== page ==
In the entire nation, the share of people (poor and non-poor) living in high-poverty areas grew the fastest in North Carolina from 2000 to 2010, jumping 17.9 percentage points (see graphic below). Read More

NC Budget and Tax Center

State budget writers are currently grappling with the task of ironing out a final budget in the face of last year’s huge tax cuts that are hampering our ability to invest in the building blocks of a strong economy. As we entered into the new fiscal year without a revised budget, the News and Observer Editorial Board called upon lawmakers to reconsider their revenue-losing, lopsided tax plan. Here’s more from their editorial that ran over the weekend:

As North Carolina lawmakers struggle to agree on the second year of the state budget, it’s becoming clear that last year’s decision to cut taxes came too early and went too far. The state compressed its three-level personal income tax rates of 6, 7 and 7.75 percent to a flat 5.8 percent and reduced the corporate tax rate from 6.5 to 6 percent.

Had the Republican-led General Assembly held off on these cuts, North Carolina would be enjoying a budget surplus now. There would be money to increase teacher pay without cutting education elsewhere. There would be money to invest in the University of North Carolina and in the state’s neglected roads, bridges and water systems. And there would be money for modest, well-targeted tax cuts.

Instead, the legislature’s Republican leaders and Republican Gov. Pat McCrory cut taxes in a way that is creating an artificial crisis. The state doesn’t have enough money to meet the needs of its growing population and can’t find a sustainable way to lift the public schools teachers’ pay that has sunk to 48th in the nation. In North Carolina, the rich are getting richer as the stock market hits all-time highs and corporations are profiting from a rising economy, but the state has forgone the tax boom that should have come with that recovery.

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Lawmakers should take another look at taxes and find a way to generate revenues that will meet the state’s needs and support its ambitions.

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NC Budget and Tax Center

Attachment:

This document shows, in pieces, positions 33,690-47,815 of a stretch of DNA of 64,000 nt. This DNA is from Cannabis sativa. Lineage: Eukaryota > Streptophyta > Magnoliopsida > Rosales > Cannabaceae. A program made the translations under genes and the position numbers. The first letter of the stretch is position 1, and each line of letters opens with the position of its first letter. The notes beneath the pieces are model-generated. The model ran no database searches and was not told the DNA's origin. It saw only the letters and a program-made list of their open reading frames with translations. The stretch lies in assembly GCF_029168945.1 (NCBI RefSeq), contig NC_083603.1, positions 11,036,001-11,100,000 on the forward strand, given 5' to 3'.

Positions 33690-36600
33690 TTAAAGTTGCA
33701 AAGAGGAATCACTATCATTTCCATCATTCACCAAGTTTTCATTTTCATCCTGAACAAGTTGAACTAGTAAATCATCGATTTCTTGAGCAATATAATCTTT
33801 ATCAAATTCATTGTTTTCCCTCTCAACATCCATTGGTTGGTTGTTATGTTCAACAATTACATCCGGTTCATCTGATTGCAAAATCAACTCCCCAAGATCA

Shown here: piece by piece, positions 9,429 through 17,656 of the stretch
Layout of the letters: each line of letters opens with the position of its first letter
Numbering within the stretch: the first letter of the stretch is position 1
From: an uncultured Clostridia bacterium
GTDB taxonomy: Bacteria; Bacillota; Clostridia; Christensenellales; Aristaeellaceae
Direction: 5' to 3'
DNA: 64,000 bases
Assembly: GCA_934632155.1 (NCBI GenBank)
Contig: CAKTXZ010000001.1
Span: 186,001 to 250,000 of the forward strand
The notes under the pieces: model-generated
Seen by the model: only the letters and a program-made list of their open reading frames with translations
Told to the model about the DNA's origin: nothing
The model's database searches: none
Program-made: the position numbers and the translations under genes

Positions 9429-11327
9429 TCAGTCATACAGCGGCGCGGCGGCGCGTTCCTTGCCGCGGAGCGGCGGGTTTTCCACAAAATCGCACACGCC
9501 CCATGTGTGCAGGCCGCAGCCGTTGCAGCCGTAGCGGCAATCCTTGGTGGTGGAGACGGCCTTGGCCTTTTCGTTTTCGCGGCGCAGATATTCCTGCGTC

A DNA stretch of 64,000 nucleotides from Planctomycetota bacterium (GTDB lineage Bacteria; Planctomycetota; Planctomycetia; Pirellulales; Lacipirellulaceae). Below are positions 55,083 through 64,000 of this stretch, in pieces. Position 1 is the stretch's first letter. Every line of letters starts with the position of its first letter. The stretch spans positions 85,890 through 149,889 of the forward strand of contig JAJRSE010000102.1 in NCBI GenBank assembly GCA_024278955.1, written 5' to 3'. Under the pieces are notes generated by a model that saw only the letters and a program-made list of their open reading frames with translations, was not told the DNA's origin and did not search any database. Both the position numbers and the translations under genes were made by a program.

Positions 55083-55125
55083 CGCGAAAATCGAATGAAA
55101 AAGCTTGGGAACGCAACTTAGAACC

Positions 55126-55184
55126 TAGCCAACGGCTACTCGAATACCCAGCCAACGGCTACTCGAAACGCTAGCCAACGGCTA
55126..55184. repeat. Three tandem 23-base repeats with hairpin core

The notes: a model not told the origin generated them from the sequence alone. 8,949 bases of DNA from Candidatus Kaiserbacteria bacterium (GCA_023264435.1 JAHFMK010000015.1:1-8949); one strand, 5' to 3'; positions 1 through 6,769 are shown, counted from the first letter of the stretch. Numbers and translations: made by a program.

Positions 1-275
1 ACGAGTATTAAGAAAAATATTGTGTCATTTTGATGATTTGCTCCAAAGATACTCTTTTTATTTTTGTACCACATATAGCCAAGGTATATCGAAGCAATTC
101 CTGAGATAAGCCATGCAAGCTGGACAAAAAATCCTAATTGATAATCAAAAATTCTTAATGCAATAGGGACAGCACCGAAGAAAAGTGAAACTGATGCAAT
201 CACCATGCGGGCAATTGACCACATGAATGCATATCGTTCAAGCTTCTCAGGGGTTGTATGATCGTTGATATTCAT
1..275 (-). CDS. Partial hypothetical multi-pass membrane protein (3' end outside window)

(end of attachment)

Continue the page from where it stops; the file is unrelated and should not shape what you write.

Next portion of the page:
North Carolina Senate and House budget writers met today in a rare public meeting to break the budget logjam and iron out a final budget deal for the 2015 fiscal year (FY)—which began yesterday. Because lawmakers approved a two-year budget last year as part of the biennial budgeting process, vital public services and programs are continuing but at modified levels per the Governor’s budget directive.

Leaving the budget for FY2015 in place is an option but it’s a bad option. Spending for Medicaid would be far below what’s needed under the already-approved budget due to enrollment and claims backlogs as well as the Medicaid rebase. The budget also fails to include other election-year priorities such as much-needed pay raises for state employees and teachers.

The Senate and House all put forward budget proposals that use wildly different estimates on items that should be fairly consistent across budget proposals. Before moving on to sub-committee negotiations where the full budget differences will be hashed out, budget writers’ goal for the meeting today was to seek harmony on a final budget estimate for three basic areas: 1) agency reversions; 2) the Medicaid shortfall and rebase; and 3) lottery revenues. Doing so allows budget writers to know how much money is available on the spending side. Lawmakers walked away with an agreement on estimates for agency reversions and Medicaid estimates but not on the lottery revenues. Read More